No better outcome could wrap up a nationwide road trip than an agreement that, as POTUS traditionally reports during the annual State of the Union Address, “the state of our union is strong.” One learns during a C-SPAN Book TV video recorded on Aug. 10, 2020, that the co-authors of Union: A Democrat, A Republican, and the Search for Common Ground did come away from their travels with this hope for resilient bonds of citizenship and solidarity.
However, Jordan Blashek and Christopher Haugh retained many of the differences that made them the political opposites who met in school some years ago, before they planned their car journeys into the heart of darkness–exploring social polarization in America’s public square.
There seems to be more room than ever for differences and doubts in the days since their book’s completion and their interview with California politician Tony Woods (sponsored by Vroman’s Bookstore in Pasadena). The insights of Blashek, an optimistic Republican, and Haugh, a skeptical Democrat, remain worthy of attention. Perhaps the discovery of hope has become even more urgent as a mission for all of us since the country’s immersion in civil unrest and the perpetual addition of contentious details to the presidential campaign of 2020.
What struck me when I recently viewed this video was Blashek’s response to a question from Woods (in the center of the screen) about the co-authors’ Election Day expectations in light of their road-trip experiences of 2015-2019. His choice of words in August may not hold significance as a foreshadowing of more recent reports–details of electoral strategies that could generate a thicker web of contention. Some pundits have predicted the November 3 election could end without a clear victor, leaving Americans in a cauldron of angst, anger, and argument for days or weeks–or longer than that.
Blashek said, “My advice to the country based on the book” would be to accept a few months of divisiveness leading up to Election Day but to continue the citizenry’s traditional commitment to bounce back into a state of union–to “move into November 4 with an attitude of reconciliation.”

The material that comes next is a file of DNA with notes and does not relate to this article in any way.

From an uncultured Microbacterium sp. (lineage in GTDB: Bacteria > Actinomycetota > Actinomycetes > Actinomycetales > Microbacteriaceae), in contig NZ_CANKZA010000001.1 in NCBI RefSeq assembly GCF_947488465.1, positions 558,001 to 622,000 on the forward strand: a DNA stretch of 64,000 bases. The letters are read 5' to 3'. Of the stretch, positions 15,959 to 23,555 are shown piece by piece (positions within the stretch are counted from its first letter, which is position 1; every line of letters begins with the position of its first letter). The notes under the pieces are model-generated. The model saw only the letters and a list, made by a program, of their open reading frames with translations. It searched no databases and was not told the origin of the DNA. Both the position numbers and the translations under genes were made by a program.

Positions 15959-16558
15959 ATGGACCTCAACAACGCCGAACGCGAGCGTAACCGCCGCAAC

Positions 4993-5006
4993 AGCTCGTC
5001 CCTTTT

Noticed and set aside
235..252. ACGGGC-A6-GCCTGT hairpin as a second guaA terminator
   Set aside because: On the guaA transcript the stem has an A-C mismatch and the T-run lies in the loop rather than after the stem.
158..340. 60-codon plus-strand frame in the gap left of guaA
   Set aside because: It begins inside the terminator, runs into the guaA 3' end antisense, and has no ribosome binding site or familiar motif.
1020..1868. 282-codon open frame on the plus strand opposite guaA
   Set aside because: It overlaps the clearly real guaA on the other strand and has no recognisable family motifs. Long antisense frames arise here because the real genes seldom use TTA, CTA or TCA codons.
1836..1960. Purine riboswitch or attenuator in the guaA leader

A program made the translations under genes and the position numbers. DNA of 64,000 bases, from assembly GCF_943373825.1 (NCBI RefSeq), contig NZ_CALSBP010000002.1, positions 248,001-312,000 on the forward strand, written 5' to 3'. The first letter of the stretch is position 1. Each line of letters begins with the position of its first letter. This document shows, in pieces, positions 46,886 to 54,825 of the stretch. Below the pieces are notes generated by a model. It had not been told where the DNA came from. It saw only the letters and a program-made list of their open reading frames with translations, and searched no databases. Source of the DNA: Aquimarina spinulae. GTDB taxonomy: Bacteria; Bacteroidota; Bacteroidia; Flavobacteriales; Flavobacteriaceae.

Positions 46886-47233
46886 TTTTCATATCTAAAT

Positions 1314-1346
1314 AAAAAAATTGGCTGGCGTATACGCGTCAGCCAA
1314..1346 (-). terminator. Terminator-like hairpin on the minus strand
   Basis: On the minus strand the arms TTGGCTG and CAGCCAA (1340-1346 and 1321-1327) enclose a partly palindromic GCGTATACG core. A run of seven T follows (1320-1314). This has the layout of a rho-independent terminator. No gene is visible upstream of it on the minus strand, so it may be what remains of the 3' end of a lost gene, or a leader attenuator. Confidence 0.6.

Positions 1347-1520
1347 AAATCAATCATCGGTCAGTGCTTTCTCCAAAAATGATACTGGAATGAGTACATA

That is a day for “coming back to the table” because Americans must continue to discuss and solve the nation’s problems, Blashek explained. “We’re still one country, we’re still one people.”
It is true that, more often than not, November 4 has been a remarkable day for healing partisan wounds. But it is chilling to realize that this date is now known as a time when the machinery of voting can falter and the emotions of resentment and fear can spill over among people who feel ignored or manipulated.
As an optimist myself, I know the spirit of reconciliation and compromise is still alive in this country. But our journeys into the heart of darkness must allow for an emergent “new normal” and a possible need for new routes toward union.
I was glad that the Book TV interview didn’t conclude until the skeptical traveler Haugh offered a less conventional answer to the same Election Day question. He said the applicable metaphor for the milestone we face may be New Orleans. That city “has built a culture specifically on bringing together other cultures,” often in the wake of “difficult histories” of dispute and suffering. rather than automatic, predictable procedures.
Haugh’s hope was still resilient, just different. He observed that New Orleans succeeded in establishing solidarity out of polarization by tapping into a wide array of roots. This place of “common ground” has energized remarkable creativity “through means like music and art and getting together and food–and building hybrid cultures that are uniquely American.” The two authors might be previewing a new state of the union that, despite our political divisions, will be strong for the challenging journeys ahead.